Jacksonville University unveils historic $85 million ASPIRE fundraising campaign | Arts & Culture
JACKSONVILLE, Fla. -- Marking a seminal point in its nearly 80-year history, Jacksonville University publicly unveiled its $85 million ASPIRE Campaign Friday, Nov. 30, announcing bold plans to move the university dramatically forward with new scholarship and research funds, state-of-the-art health sciences facilities, vastly improved athletics venues, a robust endowment and more.
“This is our future. This moves us to where we should be to keep fulfilling our promise to students, parents and the community,” said JU President Kerry Romesburg.
The sweeping campaign (see http://www.ju.edu/aspire for details and a video) began its quiet phase in 2009. It now moves into an active public phase, seeking to take the university to new heights in a way that profoundly affects students, faculty, staff, alumni and the community, said incoming JU President Tim Cost, who is also ASPIRE’s chair.
“We wanted to go public by the end of 2012, and we wanted to reach a critical mass of initial fundraising with commitments from all of our 34 Trustees,” Cost said, announcing that more than $43.1 million has been raised so far. “This is a comprehensive campaign. It’s not the time to leave anything or anyone out.”
Jacksonville Mayor Alvin Brown, a 1985 and 1989 JU graduate, lauded ASPIRE for its depth and breadth, and for its potential for impact outside the university.
“ASPIRE goes beyond capital investment and research to cultivate opportunity that inspires and encourages young minds to push for the greatest of accomplishments,” he said. “As a student, I always found a nurturing environment at Jacksonville University, and I’m proud to see the commitment of excellence continue to grow. When people talk about Duke or Notre Dame or Princeton, I want Jacksonville to become part of the discussion. ASPIRE marks a great step not just for the campus but for the spirit of education throughout Northeast Florida.”
From its humble beginnings in 1934, JU’s enrollment is now above 3,700 students, majors are offered in more than 70 areas, signature programs are attracting nationwide notice, and award-winning faculty are preparing the next generation of leaders. U.S. News & World Report has repeatedly recognized it as one of “America’s Best Colleges.”
The game-changing ASPIRE campaign seeks to capitalize on that momentum, Cost noted. It’s not based on hunches, he said, and has been well-researched and planned, using staff and outside experts. It’s designed to take advantage of trends and maximize the impact of the money raised on students, faculty, programs, facilities and the community at large.
Its five fundraising pillars were outlined Friday for the media, JU Trustees and friends by Romesburg, Cost, JU Vice President of University Advancement Michael Howland, JU College of Health Sciences Dean Dr. Judith Erickson and JU Athletics Director Brad Edwards:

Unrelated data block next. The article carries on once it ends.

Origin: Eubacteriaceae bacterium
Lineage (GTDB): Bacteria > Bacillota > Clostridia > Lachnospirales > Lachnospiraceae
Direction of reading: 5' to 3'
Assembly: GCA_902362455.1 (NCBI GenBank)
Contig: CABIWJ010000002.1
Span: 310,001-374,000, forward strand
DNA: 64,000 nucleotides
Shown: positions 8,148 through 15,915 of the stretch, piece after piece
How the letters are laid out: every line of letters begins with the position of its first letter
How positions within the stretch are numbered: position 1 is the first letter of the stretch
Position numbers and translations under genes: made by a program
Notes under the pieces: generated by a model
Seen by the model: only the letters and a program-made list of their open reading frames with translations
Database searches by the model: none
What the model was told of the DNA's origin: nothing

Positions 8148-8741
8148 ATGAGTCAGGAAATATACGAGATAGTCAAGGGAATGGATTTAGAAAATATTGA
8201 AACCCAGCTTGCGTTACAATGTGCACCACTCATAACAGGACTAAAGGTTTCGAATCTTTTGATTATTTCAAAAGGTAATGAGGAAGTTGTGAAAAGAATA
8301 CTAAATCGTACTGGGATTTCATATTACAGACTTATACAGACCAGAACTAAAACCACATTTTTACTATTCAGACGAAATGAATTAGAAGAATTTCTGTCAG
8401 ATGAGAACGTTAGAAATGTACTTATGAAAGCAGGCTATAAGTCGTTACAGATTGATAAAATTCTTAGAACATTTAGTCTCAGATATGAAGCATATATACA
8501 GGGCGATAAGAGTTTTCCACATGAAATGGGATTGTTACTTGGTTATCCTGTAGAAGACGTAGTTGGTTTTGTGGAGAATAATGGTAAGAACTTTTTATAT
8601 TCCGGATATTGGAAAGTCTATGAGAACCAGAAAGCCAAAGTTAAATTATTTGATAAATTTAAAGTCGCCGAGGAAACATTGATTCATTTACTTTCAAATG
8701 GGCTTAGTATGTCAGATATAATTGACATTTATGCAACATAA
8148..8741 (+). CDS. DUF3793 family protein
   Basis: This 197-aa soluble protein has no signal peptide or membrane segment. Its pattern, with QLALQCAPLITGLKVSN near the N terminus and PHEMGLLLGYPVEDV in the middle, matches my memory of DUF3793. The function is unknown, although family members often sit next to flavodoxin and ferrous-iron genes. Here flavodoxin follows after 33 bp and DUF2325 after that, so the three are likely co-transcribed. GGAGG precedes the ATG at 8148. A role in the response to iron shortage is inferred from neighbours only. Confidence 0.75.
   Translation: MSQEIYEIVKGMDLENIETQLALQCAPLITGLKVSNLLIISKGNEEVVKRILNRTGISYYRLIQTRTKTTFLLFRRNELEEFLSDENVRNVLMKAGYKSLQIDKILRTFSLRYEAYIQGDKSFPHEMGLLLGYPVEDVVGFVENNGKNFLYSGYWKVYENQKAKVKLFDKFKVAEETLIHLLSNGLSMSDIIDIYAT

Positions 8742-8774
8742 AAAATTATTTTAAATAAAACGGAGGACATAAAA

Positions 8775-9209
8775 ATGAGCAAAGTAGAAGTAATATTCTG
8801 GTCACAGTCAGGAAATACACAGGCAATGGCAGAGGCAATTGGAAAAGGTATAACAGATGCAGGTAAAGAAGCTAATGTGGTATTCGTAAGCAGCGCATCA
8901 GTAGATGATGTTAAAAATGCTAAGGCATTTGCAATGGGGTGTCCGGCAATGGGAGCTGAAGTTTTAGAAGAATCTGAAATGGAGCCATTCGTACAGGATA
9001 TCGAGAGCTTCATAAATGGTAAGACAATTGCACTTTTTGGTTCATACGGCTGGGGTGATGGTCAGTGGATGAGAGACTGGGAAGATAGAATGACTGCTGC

PILLAR 1: SCHOLARSHIPS AND ACADEMICS -- $19 million
“What drives any University to greatness is the quality of its students. With ASPIRE we are staying ahead of the curve in having scholarships and financial aid available to attract and keep the best and brightest minds for our programs and for this area,” Cost said.
Student Scholarships – $15 million
JU seeks to put an end to financial barriers to enroll the best and brightest students. JU’s competitive tuition rates already offer a great value for the dollar. However, in today’s economy fewer and fewer of the most prized students can shoulder the full cost of tuition. ASPIRE’s merit and need-based scholarships will prove essential to making JU students’ first and final choice.
Faculty Development and Research – $1 million
With support from ASPIRE’s funds, JU’s highly qualified faculty will have long-term access to resources, materials and training that they need to hone their skills, perform research and keep JU attractive and visible for years to come. Great faculty is what sets a school apart.
The JU Honors Program – $1 million
JU’s best and brightest enrich themselves and the entire campus with their rigorous coursework, research and scholarship. ASPIRE will boost Honors Program funding toward course development, travel to conferences and symposia and research projects.
Undergraduate Research - $1 million
Creative, innovative research costs money. ASPIRE will provide for the travel, data collection, labs, supplies, equipment, software and more needed for JU scholars to make sophisticated findings during their JU careers.
Davis College of Business Initiatives – $1 million
JU’s internationally accredited business program will further invigorate students and the business community with plans for a doctorate program in business administration, more travel options in business courses and building internships with global and entrepreneurial ventures.
PILLAR 2: COLLEGE OF HEALTH SCIENCES GROWTH -- $20 million